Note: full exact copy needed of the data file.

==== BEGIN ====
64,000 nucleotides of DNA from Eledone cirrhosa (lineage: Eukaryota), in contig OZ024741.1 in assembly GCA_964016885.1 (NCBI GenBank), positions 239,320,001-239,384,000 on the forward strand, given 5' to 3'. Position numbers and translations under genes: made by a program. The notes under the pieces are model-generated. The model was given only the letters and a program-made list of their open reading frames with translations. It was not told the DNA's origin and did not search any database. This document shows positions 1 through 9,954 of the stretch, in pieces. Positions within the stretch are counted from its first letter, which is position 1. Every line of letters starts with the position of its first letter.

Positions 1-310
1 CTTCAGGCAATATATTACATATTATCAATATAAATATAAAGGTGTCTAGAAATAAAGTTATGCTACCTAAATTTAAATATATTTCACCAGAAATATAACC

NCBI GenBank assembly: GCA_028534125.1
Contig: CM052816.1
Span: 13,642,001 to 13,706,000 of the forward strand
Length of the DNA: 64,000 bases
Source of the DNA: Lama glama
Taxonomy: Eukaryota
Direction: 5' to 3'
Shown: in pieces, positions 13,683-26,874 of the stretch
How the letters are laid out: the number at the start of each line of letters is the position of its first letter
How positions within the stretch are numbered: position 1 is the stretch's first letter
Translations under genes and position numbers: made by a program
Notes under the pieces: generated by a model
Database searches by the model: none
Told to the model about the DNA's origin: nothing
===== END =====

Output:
64,000 nucleotides of DNA from Eledone cirrhosa (lineage: Eukaryota), in contig OZ024741.1 in assembly GCA_964016885.1 (NCBI GenBank), positions 239,320,001-239,384,000 on the forward strand, given 5' to 3'. Position numbers and translations under genes: made by a program. The notes under the pieces are model-generated. The model was given only the letters and a program-made list of their open reading frames with translations. It was not told the DNA's origin and did not search any database. This document shows positions 1 through 9,954 of the stretch, in pieces. Positions within the stretch are counted from its first letter, which is position 1. Every line of letters starts with the position of its first letter.

Positions 1-310
1 CTTCAGGCAATATATTACATATTATCAATATAAATATAAAGGTGTCTAGAAATAAAGTTATGCTACCTAAATTTAAATATATTTCACCAGAAATATAACC

NCBI GenBank assembly: GCA_028534125.1
Contig: CM052816.1
Span: 13,642,001 to 13,706,000 of the forward strand
Length of the DNA: 64,000 bases
Source of the DNA: Lama glama
Taxonomy: Eukaryota
Direction: 5' to 3'
Shown: in pieces, positions 13,683-26,874 of the stretch
How the letters are laid out: the number at the start of each line of letters is the position of its first letter
How positions within the stretch are numbered: position 1 is the stretch's first letter
Translations under genes and position numbers: made by a program
Notes under the pieces: generated by a model
Database searches by the model: none
Told to the model about the DNA's origin: nothing